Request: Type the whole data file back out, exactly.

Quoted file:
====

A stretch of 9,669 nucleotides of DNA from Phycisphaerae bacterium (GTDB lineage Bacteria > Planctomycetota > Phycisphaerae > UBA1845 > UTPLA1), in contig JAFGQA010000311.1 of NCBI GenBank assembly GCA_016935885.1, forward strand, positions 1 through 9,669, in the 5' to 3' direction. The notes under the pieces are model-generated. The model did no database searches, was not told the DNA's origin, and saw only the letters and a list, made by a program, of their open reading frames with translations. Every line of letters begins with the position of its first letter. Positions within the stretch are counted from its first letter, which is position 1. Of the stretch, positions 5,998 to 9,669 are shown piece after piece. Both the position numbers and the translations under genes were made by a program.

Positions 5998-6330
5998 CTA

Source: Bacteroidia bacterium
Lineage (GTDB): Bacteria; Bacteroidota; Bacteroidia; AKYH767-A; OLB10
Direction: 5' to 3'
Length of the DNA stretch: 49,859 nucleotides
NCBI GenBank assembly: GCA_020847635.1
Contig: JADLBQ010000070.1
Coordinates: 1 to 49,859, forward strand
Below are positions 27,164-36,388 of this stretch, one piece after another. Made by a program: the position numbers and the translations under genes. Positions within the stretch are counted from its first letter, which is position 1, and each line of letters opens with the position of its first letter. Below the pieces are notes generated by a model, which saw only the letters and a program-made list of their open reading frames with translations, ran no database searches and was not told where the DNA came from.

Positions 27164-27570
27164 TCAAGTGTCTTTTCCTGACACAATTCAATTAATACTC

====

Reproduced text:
A stretch of 9,669 nucleotides of DNA from Phycisphaerae bacterium (GTDB lineage Bacteria > Planctomycetota > Phycisphaerae > UBA1845 > UTPLA1), in contig JAFGQA010000311.1 of NCBI GenBank assembly GCA_016935885.1, forward strand, positions 1 through 9,669, in the 5' to 3' direction. The notes under the pieces are model-generated. The model did no database searches, was not told the DNA's origin, and saw only the letters and a list, made by a program, of their open reading frames with translations. Every line of letters begins with the position of its first letter. Positions within the stretch are counted from its first letter, which is position 1. Of the stretch, positions 5,998 to 9,669 are shown piece after piece. Both the position numbers and the translations under genes were made by a program.

Positions 5998-6330
5998 CTA

Source: Bacteroidia bacterium
Lineage (GTDB): Bacteria; Bacteroidota; Bacteroidia; AKYH767-A; OLB10
Direction: 5' to 3'
Length of the DNA stretch: 49,859 nucleotides
NCBI GenBank assembly: GCA_020847635.1
Contig: JADLBQ010000070.1
Coordinates: 1 to 49,859, forward strand
Below are positions 27,164-36,388 of this stretch, one piece after another. Made by a program: the position numbers and the translations under genes. Positions within the stretch are counted from its first letter, which is position 1, and each line of letters opens with the position of its first letter. Below the pieces are notes generated by a model, which saw only the letters and a program-made list of their open reading frames with translations, ran no database searches and was not told where the DNA came from.

Positions 27164-27570
27164 TCAAGTGTCTTTTCCTGACACAATTCAATTAATACTC